012110-small2The tech world has been abuzz with the recent announcements of the iPhone 6 and 6+. There is no doubt that these are exciting new devices for Apple although the curmudgeonly might argue that these are catch up devices to bring Apple more in line with their Android competitors. Regardless, there is an element of the announcement that I find disappointing and to be fair, it is a complaint that I have with most of the latest mobile technology – battery life.

Battery life is a key metric for device usability. What good is an iPhone or Galaxy S if its battery life is short? Sure, it has mobile payments, GPS and health tracking, but all of this is irrelevant if the phone is dead. Yet the newest announcements highlight features like higher speed wireless radios, new phone sensors, thinner form factors or bigger screens and virtually all of these impact battery life in a negative way. It seems that buyers are so enamored with these additions that they ignore the fact that battery life sucks. Yet if I look back just a few years ago, we had phones where battery life was measured in days and weeks versus the sub 12-hour life which is common today.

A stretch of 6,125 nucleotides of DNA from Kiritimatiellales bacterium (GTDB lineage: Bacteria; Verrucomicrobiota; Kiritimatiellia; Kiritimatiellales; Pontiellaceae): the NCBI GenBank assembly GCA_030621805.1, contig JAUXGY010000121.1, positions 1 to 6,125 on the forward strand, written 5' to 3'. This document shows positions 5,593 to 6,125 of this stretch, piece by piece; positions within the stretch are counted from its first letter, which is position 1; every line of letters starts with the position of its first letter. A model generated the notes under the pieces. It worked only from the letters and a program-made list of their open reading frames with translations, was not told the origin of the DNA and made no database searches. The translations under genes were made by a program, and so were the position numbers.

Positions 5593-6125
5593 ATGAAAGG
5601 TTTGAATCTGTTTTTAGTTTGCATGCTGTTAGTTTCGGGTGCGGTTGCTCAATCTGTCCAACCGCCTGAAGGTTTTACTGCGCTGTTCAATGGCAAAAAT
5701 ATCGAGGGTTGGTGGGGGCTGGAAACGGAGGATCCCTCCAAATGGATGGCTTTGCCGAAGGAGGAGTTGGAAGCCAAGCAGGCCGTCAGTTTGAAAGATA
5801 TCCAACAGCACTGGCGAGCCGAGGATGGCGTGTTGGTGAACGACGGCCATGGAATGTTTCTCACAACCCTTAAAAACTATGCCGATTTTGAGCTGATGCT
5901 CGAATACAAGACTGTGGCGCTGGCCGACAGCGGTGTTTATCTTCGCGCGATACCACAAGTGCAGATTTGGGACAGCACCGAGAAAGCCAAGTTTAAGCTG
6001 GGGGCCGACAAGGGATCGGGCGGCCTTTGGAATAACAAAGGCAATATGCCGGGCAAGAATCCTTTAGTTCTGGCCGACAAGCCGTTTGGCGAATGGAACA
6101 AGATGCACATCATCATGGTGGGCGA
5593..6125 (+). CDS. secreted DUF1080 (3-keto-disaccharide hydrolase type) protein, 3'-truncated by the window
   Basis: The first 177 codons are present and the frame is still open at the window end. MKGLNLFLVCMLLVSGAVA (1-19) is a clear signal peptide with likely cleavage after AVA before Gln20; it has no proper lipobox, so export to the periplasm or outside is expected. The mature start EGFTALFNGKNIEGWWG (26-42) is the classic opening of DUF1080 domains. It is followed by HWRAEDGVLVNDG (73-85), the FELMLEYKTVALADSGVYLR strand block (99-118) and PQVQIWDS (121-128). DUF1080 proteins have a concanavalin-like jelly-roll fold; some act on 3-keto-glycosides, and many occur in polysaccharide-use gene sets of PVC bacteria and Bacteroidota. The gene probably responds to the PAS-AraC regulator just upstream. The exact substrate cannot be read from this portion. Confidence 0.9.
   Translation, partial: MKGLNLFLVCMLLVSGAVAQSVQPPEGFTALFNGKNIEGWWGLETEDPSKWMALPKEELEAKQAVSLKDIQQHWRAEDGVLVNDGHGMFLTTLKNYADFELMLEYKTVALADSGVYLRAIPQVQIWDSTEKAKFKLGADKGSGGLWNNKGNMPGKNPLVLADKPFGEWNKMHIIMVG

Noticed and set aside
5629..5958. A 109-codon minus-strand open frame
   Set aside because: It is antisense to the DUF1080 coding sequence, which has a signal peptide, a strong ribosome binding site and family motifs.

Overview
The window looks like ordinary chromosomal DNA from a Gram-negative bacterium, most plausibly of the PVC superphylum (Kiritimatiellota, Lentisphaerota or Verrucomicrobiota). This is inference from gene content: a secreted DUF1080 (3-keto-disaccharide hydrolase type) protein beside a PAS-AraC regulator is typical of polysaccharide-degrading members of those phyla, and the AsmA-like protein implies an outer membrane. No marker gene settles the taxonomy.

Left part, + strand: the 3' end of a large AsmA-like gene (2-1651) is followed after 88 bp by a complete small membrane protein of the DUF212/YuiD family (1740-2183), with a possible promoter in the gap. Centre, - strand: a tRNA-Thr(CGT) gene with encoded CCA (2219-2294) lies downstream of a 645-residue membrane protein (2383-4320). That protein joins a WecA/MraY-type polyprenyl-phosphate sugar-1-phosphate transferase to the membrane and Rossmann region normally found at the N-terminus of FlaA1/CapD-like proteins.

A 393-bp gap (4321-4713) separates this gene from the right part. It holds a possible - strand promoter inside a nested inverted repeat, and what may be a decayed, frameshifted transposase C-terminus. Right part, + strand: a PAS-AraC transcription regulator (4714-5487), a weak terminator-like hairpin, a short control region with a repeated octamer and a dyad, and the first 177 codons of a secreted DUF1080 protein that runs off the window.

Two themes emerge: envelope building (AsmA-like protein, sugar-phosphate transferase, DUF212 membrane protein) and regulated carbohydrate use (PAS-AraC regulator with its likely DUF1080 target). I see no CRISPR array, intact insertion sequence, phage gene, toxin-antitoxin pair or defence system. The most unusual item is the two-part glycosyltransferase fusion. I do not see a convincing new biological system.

Why have we grown to accept this new reality of being slaves to our power cords? In my view, the primary culprit is feature creep. My old Blackberry was really good at two things – 1. phone calls and 2. email and its hardware and battery life were optimized for those activities. Today’s phones are veritable Swiss army knives and can do virtually everything. I believe that we have been blinded by these broad feature sets and have lost track of the importance of battery life. I am raising the battle flag in this post! We need to refocus on battery life and my next phone purchase will be heavily weighted towards this metric.

What do you think? Are you happy with your phone’s battery life?

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